The diagram in Figure 2 shows two options - Values for a circuit to be used with a "12 volt" battery and values for a "6 volt" battery - but the operation and set-up is identical in each case as described on the drawing itself:
- Set the wiper of R4, the 10 turn potentiometer, the wiper is at the "ground" end.
- Set an adjustable power supply for precisely the desired shunt voltage. For normal "room-like" temperatures with Lead Acid batteries, 13.55 and 6.775 volts is recommended for 12 and 6 volt types, respectively.
- Connect the unit to the power supply and adjust the potentiometer so that the LED just illuminates. Note that even a few millivolts will make a significant difference in LED brightness which means that one adjusts several in on session and if they are "approximately" the same brightness, they will be really close to each other in threshold voltage.
- It is strongly recommended that all units in a particular battery bank be adjusted to the same voltage.
It was convenient, at the time, to construct these circuits in a "dead bug" manner (see Figure 3) with no circuit board: Once the layout was determined - and thoroughly documented - it took only a few minutes to assemble each unit, trimming/bending/insulating/soldering the leads in assembly-line fashion.
The entire circuit was covered with insulating tubing - but to cover the main heat-generating component, R2, I obtained some high-temperature, silicone-fiberglass tubing. This tubing extends beyond R2 and a small piece of "normal" heat-shrink tubing is used to cover these components and hold everything in place with the tip of the LED and the adjustment screw of R4 protruding.
Because of the heat being produced - which could be well over 1 watt - R2 should be placed as far away from other components - particularly U1, which also generates heat. If you choose to replicate this circuit on a small board it is strongly suggested that R2 and U1 be separated - and that R4, the potentiometer, not be placed too-near R2, either.
The leads connecting the unit are color-coded for polarity and in this case, they were fitted with alligator clips which provide a convenient connection to the battery terminals.
During the time that the UPS was active, batteries were replaced only when they degraded as indicated by the resistance measurements of the battery monitoring system: By the time the UPS was finally shut down after 22 years of operation some of the batteries were "new" and some were as old as 13 years and still within their specifications of internal resistance (and when they did finally go out of spec in terms of internal resistance, many were load-tested and their remaining amp-hour capacity was still pretty good) - and much of this is attributable to the fact that these shunt devices did a very good job of confining the "float" voltages of all 80 batteries to within +/- 50 millivolts - most of that variation being due to not all shunt regulator units being more-precisely adjusted than that.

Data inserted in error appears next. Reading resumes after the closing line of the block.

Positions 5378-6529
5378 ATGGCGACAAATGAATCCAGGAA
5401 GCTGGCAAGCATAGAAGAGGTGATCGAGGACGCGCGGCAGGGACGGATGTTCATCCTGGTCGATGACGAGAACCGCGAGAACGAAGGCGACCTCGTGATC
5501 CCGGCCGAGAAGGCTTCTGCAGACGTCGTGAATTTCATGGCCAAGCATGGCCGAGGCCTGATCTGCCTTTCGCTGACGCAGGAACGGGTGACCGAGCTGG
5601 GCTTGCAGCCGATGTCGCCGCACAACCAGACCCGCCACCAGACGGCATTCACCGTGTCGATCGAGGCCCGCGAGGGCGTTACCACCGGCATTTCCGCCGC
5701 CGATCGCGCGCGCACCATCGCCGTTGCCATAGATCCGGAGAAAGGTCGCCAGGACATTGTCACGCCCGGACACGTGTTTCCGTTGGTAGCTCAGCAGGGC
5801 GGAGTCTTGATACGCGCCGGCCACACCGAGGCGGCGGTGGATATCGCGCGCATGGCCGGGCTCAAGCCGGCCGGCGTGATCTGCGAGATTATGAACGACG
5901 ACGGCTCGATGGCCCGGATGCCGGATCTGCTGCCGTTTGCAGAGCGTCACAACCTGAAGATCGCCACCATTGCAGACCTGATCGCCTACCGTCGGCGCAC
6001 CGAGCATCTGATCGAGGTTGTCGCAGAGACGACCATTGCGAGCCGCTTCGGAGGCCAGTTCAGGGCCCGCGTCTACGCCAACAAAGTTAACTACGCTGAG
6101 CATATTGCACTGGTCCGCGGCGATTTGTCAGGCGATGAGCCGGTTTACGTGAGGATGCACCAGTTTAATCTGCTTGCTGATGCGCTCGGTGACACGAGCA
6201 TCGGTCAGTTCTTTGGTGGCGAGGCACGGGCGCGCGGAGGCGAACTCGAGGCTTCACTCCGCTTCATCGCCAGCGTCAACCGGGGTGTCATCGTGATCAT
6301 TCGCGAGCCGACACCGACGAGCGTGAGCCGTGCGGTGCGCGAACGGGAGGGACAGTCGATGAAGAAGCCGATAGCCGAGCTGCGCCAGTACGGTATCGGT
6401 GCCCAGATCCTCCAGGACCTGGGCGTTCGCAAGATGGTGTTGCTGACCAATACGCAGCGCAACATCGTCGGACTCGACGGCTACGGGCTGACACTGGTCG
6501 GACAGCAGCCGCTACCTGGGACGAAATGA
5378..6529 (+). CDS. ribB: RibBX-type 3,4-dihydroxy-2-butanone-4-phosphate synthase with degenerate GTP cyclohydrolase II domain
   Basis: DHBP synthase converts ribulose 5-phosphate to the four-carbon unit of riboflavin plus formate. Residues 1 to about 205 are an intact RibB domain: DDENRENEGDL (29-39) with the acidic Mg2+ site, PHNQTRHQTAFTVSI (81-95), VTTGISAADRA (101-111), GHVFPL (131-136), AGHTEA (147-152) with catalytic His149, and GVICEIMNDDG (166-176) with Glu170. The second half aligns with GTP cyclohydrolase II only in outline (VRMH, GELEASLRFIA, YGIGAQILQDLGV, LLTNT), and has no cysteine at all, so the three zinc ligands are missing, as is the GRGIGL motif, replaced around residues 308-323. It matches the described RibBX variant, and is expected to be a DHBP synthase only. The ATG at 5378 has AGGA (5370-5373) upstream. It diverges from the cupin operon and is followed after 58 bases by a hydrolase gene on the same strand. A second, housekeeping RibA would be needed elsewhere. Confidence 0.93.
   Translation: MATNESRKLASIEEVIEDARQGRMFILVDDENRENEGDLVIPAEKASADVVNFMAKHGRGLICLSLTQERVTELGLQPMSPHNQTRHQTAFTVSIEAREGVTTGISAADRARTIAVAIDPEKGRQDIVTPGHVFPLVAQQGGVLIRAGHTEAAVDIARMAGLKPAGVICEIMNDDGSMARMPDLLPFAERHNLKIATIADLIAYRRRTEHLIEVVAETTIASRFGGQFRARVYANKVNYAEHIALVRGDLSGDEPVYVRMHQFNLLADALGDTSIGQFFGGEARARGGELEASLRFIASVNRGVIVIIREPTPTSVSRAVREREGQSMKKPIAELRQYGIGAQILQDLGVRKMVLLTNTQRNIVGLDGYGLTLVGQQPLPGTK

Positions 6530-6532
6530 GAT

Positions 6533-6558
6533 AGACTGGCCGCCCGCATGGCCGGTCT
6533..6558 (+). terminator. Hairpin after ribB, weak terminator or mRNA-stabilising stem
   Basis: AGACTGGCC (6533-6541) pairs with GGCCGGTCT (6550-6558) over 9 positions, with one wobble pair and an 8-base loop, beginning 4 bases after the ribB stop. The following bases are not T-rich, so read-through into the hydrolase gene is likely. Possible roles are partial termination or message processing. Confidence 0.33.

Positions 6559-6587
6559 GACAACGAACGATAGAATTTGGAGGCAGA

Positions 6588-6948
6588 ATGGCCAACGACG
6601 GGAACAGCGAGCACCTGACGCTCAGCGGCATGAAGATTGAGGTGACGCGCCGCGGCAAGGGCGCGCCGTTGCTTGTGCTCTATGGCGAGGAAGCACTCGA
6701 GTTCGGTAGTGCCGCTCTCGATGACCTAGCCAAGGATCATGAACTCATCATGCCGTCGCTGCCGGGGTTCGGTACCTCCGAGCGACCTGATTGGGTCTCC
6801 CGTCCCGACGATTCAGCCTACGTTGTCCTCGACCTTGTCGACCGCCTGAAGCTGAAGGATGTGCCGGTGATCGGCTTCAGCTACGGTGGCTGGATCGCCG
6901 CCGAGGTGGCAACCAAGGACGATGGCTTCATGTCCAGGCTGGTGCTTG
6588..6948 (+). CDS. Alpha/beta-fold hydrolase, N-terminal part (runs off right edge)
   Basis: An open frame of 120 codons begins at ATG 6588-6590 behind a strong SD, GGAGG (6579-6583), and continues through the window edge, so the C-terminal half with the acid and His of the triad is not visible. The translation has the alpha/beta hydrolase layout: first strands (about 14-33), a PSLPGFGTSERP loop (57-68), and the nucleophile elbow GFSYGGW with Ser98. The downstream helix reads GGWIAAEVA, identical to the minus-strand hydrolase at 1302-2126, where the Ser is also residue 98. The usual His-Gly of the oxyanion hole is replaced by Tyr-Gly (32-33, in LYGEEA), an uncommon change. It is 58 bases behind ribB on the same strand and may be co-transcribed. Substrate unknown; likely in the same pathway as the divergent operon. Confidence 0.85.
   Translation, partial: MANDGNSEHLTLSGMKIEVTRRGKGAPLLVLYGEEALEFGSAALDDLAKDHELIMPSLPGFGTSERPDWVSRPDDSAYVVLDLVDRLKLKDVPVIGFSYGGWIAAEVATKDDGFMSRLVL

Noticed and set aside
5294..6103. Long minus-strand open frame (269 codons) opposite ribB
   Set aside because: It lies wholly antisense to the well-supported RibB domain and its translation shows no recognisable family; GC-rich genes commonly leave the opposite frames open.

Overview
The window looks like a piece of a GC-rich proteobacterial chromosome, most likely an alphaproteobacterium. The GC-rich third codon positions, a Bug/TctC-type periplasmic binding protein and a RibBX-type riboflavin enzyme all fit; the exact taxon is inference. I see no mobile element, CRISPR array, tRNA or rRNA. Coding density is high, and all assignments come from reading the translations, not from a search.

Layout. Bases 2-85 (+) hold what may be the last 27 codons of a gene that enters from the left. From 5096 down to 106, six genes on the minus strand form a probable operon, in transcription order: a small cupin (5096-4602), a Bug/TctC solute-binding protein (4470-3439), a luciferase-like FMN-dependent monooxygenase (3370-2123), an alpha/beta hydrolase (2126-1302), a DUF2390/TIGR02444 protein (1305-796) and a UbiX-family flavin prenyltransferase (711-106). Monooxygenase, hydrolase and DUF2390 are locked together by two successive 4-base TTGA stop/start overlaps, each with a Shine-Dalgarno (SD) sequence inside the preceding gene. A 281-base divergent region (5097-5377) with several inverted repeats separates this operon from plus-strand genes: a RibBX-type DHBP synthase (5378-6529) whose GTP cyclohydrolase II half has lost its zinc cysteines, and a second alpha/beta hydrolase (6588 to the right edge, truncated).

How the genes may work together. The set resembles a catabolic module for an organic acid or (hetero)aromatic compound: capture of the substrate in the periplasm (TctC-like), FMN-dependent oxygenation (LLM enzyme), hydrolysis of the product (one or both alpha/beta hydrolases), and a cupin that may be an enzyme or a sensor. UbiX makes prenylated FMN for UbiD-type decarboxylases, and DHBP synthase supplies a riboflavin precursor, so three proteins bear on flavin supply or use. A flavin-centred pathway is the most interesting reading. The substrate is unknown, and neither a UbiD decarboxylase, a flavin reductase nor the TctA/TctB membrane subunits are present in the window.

To be sure, the battery monitoring system did do in-situ impedance testing and a battery was pulled and replaced when its resistance exceeded a threshold determined by observation and correlation of the "failed" battery with its actual amp-hour rating measured after the fact: By the time the internal resistance of the battery exceeded its mark (0.005 ohms for the particular 100 amp-hour, high-current UPS batteries that were used) it had dropped below about 80 amp-hours as measured at the 20 amp rate.
This long-term observation also showed that the LEDs were a useful visual indicator: If an LED wasn't illuminated at least dimly it meant that the particular battery's leakage current had exceeded the average of idle current (shunt regulator current plus the battery leakage current) and that its terminal voltage was dropping - something that was usually a sign that that particular battery should be watched very closely.
What about an "Equalization charge"?
It is recommended by many battery manufacturers that an "equalization charge" be applied to the batteries periodically to raise their terminal voltage, presumably "stirring up" the internal electrolyte of flooded-cell batteries. In such situations, the shunt regulator will try to clamp the voltage, but since it is current-limited, the batteries will still see elevated voltage: The shunt regulator should help divide the voltage of series-connected batteries to assure that this purposely-high potential will be the same across all batteries. (Note: One should not equalize AGM batteries as this can lead to internal gas pressure that can be vented and cause loss of electrolyte.)
You might ask: "Don't I need to equalize the voltage of the individual 2 volt cells within a 6 or 12 volt battery for this to work?" The answer is: It would be nice if this was possible, but connections to individual cells is usually no possible. Fortunately, in a single battery, individual cells are usually pretty-well matched as they were made at the same time and typically experience (pretty much) the same temperature throughout their lives.
If you have a system that uses individual 2-volt cells, the above circuit will not work at that low voltage - but there is a version of the TL431 (e.g. the TLVH431) that will work at the "2 volts" of individual cells. Its maximum current rating is lower than the TL431, but it should be adequate for many applications. The circuit in Figure 2 would have to be modified slightly to accommodate these changes (e.g. adjust values of R2 and R3 - R1 and the LED would be eliminated as the voltage would probably be marginal/too low for it to work) - but that might be the subject of another article.
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Another related page at ka7oei.blogspot.com:
One saving grace is that like most power systems, the UPS was rarely "on battery" which meant that even at just 50 milliamps or so, even an imbalance of a few amp-hours would eventually be equalized - assuming that the batteries themselves were run "completely down". With a low-voltage disconnect built into a system that cut off the load at the 25%-30% level, this should never happen, so a bank that consists of multiple batteries - even those with slightly different amp/hour capacities (due to manufacturing differences, age) should "track" reasonably well upon recharge.
This page stolen from ka7oei.blogspot.com